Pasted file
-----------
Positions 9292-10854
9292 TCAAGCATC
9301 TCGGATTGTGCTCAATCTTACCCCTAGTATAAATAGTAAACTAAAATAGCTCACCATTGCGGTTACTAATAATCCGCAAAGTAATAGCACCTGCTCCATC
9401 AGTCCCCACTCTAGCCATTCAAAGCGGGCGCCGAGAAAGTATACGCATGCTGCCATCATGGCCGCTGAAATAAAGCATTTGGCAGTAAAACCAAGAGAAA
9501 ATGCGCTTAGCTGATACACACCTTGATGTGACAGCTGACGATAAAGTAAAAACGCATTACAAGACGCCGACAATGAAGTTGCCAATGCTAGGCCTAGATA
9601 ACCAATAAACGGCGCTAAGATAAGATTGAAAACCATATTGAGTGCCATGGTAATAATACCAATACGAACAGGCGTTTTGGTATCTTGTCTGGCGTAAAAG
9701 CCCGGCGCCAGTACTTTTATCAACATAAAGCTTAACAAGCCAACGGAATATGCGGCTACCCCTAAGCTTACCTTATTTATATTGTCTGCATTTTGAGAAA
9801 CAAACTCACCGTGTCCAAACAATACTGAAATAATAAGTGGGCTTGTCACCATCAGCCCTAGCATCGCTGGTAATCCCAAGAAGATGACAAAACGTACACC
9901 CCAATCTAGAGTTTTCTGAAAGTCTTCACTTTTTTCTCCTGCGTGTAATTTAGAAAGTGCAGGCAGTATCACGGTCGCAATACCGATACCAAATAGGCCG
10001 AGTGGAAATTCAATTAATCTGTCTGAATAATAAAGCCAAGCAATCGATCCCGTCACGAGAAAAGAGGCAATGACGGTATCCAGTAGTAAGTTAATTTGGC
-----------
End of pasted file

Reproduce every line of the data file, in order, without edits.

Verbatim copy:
Positions 9292-10854
9292 TCAAGCATC
9301 TCGGATTGTGCTCAATCTTACCCCTAGTATAAATAGTAAACTAAAATAGCTCACCATTGCGGTTACTAATAATCCGCAAAGTAATAGCACCTGCTCCATC
9401 AGTCCCCACTCTAGCCATTCAAAGCGGGCGCCGAGAAAGTATACGCATGCTGCCATCATGGCCGCTGAAATAAAGCATTTGGCAGTAAAACCAAGAGAAA
9501 ATGCGCTTAGCTGATACACACCTTGATGTGACAGCTGACGATAAAGTAAAAACGCATTACAAGACGCCGACAATGAAGTTGCCAATGCTAGGCCTAGATA
9601 ACCAATAAACGGCGCTAAGATAAGATTGAAAACCATATTGAGTGCCATGGTAATAATACCAATACGAACAGGCGTTTTGGTATCTTGTCTGGCGTAAAAG
9701 CCCGGCGCCAGTACTTTTATCAACATAAAGCTTAACAAGCCAACGGAATATGCGGCTACCCCTAAGCTTACCTTATTTATATTGTCTGCATTTTGAGAAA
9801 CAAACTCACCGTGTCCAAACAATACTGAAATAATAAGTGGGCTTGTCACCATCAGCCCTAGCATCGCTGGTAATCCCAAGAAGATGACAAAACGTACACC
9901 CCAATCTAGAGTTTTCTGAAAGTCTTCACTTTTTTCTCCTGCGTGTAATTTAGAAAGTGCAGGCAGTATCACGGTCGCAATACCGATACCAAATAGGCCG
10001 AGTGGAAATTCAATTAATCTGTCTGAATAATAAAGCCAAGCAATCGATCCCGTCACGAGAAAAGAGGCAATGACGGTATCCAGTAGTAAGTTAATTTGGC